When you finish your first line of stitches you will move up to create your second or middle row of stitches along the basket wall. The only difference this time is that you are going to create the stitches in the opposite direction to create a chevron or herringbone pattern. Your stitches will still be four rows high, but this time they will share one row of holes with the previous line of stitches. When you get to your third and final line of stitches remember to again change direction, continuing the herringbone pattern.
6) Next bend the canvas around overlapping those two empty rows on the short ends. To connect the two ends create a series of side-by-side straight stitches that are three holes across. Stitch all the way along the overlapping short sides to create a seam, leaving you with what looks like a bracelet. When you reach the end weave your needle under several stitches on the inside of the basket wall, pull it taught and snip it close to the stitches.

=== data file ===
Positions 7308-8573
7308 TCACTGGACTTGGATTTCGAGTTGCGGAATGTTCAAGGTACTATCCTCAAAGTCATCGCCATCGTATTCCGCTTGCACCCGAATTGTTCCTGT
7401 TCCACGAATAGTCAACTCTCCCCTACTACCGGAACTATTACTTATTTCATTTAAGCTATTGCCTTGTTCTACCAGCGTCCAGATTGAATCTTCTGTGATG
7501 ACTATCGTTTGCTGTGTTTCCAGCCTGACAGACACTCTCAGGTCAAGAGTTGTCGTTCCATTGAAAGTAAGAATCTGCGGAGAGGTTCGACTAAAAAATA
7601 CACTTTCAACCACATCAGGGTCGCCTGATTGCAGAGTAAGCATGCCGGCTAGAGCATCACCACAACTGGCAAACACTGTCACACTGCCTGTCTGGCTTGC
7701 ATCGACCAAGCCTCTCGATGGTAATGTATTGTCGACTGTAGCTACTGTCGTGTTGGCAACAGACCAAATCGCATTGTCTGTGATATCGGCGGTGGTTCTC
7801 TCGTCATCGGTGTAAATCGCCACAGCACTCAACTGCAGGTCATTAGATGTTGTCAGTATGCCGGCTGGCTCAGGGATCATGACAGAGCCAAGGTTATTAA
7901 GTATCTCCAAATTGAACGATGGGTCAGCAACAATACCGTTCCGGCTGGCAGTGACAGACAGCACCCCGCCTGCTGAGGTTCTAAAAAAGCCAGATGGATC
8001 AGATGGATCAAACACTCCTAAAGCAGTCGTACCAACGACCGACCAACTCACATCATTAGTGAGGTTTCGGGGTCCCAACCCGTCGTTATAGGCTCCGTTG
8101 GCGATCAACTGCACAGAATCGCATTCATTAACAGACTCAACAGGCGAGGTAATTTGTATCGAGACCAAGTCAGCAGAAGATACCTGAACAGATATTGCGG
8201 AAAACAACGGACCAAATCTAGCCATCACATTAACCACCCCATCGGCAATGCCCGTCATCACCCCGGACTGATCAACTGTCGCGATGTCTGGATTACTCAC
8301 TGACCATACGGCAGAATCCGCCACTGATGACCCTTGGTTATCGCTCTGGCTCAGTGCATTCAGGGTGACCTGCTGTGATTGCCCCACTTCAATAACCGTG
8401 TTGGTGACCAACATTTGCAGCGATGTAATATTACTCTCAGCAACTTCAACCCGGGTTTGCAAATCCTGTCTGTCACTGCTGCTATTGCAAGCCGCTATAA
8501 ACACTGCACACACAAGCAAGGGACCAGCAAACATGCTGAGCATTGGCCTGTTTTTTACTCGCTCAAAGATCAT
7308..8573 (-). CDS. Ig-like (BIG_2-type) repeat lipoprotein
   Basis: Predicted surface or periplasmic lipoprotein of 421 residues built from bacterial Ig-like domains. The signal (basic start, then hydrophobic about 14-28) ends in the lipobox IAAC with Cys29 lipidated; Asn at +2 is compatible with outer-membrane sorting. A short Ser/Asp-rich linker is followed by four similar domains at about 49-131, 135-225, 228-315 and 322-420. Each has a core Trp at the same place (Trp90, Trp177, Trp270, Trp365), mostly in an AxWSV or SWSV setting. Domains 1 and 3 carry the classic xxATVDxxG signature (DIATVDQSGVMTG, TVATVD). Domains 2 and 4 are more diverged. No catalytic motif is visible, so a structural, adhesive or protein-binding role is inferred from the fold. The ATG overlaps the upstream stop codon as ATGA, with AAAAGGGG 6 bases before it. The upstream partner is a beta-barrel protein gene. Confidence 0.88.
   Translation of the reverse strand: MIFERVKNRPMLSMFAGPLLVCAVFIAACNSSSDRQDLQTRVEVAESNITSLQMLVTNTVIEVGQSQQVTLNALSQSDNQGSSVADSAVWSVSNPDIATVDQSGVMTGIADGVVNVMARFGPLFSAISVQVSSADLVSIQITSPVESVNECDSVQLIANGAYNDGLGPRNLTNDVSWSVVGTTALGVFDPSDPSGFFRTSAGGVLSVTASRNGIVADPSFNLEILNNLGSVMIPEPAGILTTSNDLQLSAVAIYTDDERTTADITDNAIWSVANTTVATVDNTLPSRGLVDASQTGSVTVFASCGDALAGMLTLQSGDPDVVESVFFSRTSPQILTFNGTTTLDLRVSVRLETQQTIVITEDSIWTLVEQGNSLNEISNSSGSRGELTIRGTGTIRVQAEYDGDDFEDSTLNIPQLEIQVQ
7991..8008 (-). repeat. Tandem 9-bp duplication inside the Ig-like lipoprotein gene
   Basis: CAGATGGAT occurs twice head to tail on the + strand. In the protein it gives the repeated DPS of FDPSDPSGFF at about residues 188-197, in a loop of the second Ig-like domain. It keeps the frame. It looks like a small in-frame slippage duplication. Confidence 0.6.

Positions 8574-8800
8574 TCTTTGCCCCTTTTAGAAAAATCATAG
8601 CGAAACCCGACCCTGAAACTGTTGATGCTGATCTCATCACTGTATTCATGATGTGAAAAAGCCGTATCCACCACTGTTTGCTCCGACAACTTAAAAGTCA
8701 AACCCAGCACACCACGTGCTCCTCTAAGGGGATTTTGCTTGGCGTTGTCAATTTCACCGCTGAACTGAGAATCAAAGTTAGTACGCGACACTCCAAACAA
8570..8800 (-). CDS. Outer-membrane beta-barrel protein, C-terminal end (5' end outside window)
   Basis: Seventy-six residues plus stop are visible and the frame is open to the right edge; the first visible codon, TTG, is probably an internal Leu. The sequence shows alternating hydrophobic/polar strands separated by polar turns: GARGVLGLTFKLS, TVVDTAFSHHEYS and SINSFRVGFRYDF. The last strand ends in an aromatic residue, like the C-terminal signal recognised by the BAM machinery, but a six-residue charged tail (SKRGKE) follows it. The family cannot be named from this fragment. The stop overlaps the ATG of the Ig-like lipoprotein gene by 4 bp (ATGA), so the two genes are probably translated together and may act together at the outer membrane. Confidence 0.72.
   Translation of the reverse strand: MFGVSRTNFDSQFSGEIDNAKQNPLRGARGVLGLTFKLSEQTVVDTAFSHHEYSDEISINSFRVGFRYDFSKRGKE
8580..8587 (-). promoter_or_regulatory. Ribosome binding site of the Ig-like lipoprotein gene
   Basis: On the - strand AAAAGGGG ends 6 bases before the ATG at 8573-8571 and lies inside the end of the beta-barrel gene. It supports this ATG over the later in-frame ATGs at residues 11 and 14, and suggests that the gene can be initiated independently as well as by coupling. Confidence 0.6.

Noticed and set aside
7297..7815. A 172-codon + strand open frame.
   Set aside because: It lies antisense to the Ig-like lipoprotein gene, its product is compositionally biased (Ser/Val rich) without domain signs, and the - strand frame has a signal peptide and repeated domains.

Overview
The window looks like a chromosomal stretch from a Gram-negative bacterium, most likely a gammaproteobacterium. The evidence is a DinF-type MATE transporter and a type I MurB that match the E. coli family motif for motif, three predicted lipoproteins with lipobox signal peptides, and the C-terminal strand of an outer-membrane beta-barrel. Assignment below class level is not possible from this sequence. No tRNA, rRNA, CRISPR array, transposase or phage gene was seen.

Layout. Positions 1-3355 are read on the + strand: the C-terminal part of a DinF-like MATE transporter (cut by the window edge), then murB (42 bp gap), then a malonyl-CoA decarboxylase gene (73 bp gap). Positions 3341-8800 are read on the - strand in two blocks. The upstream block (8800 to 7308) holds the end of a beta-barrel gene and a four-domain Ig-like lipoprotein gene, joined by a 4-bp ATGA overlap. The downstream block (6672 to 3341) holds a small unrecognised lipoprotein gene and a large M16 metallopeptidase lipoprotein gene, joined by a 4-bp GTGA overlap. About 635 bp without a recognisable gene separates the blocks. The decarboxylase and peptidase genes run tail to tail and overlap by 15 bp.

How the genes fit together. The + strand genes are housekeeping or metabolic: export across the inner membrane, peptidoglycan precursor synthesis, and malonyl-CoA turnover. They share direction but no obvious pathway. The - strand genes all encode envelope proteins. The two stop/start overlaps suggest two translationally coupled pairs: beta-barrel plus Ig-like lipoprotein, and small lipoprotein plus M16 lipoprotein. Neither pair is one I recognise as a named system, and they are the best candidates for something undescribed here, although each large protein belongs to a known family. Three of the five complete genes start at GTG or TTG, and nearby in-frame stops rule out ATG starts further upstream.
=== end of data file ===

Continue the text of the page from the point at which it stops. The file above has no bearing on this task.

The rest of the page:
7) Next add a bottom side to the basket using a 3-inch plastic canvas circle. Rather than take the time to stitch a design into this bottom panel we’re going to leave it blank. Connect the plastic canvas circle to either side of the basket wall using a whipstitch. It is the same stitch we used along the edges of the handle, the only difference is that this time we’re stitching through both the edge of the basket wall and the edge of the plastic canvas circle. Begin stitching as we’ve done before leaving a 1-inch tail on the inside and disguising it with your first few initial stitches. Once you’ve worked your way around the entire edge end again by weaving your needle underneath a few stitches on the inside of the basket wall, pull it taught and snip the twine close to the stitches.
8) Finally attach the handle to the open end of the basket. Position the basket with the seam facing away from you and decide where you’d like to place the handle. Begin with one end of the handle, being mindful to place the empty row of stitches inside the basket, and whipstitch it to the top row of the basket wall. And then take a couple of straight pins and pin the opposite end of the handle into place so you’ll you remember where it goes. Continue all around, securing the second end of the handle in place and stitching until upper edge is completely covered.